What’s the deal with sulfur (again)?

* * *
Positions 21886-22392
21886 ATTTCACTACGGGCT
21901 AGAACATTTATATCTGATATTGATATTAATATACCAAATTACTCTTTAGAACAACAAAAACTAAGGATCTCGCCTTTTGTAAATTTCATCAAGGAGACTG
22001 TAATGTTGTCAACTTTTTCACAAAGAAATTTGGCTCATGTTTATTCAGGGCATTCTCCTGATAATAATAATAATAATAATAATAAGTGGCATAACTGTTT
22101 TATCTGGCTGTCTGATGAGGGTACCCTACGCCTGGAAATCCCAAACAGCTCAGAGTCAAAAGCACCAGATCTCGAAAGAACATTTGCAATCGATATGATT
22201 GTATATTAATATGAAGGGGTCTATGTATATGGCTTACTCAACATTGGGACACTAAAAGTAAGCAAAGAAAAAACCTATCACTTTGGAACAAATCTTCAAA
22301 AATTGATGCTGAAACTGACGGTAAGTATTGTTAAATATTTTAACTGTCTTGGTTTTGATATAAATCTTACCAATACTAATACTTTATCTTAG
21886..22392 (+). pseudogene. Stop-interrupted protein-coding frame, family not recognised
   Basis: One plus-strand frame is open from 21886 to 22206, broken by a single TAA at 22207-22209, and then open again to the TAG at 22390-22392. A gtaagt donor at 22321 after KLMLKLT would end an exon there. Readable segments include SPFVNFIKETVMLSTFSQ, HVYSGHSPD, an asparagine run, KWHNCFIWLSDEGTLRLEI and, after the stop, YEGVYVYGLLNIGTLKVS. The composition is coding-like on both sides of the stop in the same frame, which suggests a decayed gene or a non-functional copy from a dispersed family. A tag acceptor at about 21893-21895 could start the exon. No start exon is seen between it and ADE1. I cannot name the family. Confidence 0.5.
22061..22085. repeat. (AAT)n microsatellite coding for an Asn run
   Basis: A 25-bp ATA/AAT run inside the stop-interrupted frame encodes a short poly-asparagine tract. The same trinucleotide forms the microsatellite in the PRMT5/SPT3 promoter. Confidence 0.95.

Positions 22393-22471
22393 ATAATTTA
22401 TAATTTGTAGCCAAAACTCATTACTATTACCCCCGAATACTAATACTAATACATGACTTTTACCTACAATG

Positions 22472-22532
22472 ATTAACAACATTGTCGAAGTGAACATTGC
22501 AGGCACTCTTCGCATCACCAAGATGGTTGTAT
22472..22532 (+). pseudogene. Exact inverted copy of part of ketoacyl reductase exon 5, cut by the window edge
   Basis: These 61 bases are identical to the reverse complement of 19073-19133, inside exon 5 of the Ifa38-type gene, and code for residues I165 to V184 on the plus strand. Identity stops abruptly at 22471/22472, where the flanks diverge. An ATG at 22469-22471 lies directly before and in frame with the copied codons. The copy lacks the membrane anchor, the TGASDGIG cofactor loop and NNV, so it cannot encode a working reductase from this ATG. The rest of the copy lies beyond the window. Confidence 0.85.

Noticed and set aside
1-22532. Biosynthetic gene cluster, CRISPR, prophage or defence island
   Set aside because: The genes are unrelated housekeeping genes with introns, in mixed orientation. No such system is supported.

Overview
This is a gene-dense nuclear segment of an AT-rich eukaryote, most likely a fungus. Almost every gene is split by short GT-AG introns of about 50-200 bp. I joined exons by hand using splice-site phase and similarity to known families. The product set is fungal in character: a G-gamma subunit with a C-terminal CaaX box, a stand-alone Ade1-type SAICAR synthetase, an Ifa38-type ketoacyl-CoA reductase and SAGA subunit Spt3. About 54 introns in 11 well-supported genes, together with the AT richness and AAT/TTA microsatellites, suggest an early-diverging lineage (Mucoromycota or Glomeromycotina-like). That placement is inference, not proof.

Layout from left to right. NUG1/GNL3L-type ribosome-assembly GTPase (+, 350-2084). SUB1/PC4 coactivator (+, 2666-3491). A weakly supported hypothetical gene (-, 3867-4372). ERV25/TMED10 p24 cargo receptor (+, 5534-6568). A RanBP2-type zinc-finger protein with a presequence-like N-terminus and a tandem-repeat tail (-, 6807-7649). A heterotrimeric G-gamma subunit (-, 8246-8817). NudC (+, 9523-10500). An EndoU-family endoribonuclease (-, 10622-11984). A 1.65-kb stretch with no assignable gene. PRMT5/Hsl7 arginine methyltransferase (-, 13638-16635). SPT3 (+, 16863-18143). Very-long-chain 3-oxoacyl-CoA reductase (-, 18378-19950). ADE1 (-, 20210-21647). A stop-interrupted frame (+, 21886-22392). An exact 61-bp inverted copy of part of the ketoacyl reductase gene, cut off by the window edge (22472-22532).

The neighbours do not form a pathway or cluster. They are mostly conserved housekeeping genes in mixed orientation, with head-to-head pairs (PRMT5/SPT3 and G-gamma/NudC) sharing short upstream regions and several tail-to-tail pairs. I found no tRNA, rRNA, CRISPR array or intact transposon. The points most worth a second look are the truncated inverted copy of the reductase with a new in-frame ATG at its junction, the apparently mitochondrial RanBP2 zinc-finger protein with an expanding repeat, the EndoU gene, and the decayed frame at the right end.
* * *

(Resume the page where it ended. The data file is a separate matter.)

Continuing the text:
To review, sulfur is a most critical nutrient and some medical/health geology. It is as cholesterol sulfate that the steroid works its magic. Sulfur is, in fact, widely discussed in medical geology. Others discuss it in biodynamics, as the silky element, wise and enduring. Environmentalists call it one of our most serious pollutants (due to the volume). Chemists need it for virtually every reaction involving a change in pH. Ecologists invoke it in biogeochemical cycling – they find it in sedimentary cycles, locked in rock and utterly dependent on life-mediated processes for its release. For farmers, it is a prized ingredient in manure. But for Stephanie Seneff, it is the greatest antibody-clotting- glomming (my words) agent there is. It is a freeloader par excellence, and it is sorely needed in the blood so as to provide the negative charges needed to keep nutrients and medium (aka blood) moving freely. Its carboxyl (COOH-) groups that are more than willing to oblige. Seneff believes that the lack of sulfur in our diet is the main reason why we get sick and die, creaky and forgetful when we get older. Could its deficit be the cause of both cardiovascular and joint dysfunction? Alzheimer’s and other Central Nervous System compromise? Certainly, the sugar (as a real-food0substitute) we consume on a daily basis doesn’t get us anywhere near our daily sulfur requirement.